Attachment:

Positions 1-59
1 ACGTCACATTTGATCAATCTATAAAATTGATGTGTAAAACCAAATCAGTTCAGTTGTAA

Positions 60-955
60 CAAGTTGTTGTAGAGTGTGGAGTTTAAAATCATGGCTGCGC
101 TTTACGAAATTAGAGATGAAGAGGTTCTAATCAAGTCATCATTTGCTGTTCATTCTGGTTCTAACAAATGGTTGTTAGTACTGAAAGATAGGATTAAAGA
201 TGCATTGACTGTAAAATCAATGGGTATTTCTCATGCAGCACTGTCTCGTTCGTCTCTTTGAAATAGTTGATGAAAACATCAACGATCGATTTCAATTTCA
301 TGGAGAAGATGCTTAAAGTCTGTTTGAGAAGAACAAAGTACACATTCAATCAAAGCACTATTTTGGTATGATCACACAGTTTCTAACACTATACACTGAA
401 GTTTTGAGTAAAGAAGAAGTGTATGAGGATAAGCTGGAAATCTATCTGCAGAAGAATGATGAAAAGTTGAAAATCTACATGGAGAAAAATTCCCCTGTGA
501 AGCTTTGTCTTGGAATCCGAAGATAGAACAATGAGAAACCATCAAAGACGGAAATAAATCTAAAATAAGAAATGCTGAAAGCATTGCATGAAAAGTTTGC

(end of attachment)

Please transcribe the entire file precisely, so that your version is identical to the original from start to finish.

Positions 1-59
1 ACGTCACATTTGATCAATCTATAAAATTGATGTGTAAAACCAAATCAGTTCAGTTGTAA

Positions 60-955
60 CAAGTTGTTGTAGAGTGTGGAGTTTAAAATCATGGCTGCGC
101 TTTACGAAATTAGAGATGAAGAGGTTCTAATCAAGTCATCATTTGCTGTTCATTCTGGTTCTAACAAATGGTTGTTAGTACTGAAAGATAGGATTAAAGA
201 TGCATTGACTGTAAAATCAATGGGTATTTCTCATGCAGCACTGTCTCGTTCGTCTCTTTGAAATAGTTGATGAAAACATCAACGATCGATTTCAATTTCA
301 TGGAGAAGATGCTTAAAGTCTGTTTGAGAAGAACAAAGTACACATTCAATCAAAGCACTATTTTGGTATGATCACACAGTTTCTAACACTATACACTGAA
401 GTTTTGAGTAAAGAAGAAGTGTATGAGGATAAGCTGGAAATCTATCTGCAGAAGAATGATGAAAAGTTGAAAATCTACATGGAGAAAAATTCCCCTGTGA
501 AGCTTTGTCTTGGAATCCGAAGATAGAACAATGAGAAACCATCAAAGACGGAAATAAATCTAAAATAAGAAATGCTGAAAGCATTGCATGAAAAGTTTGC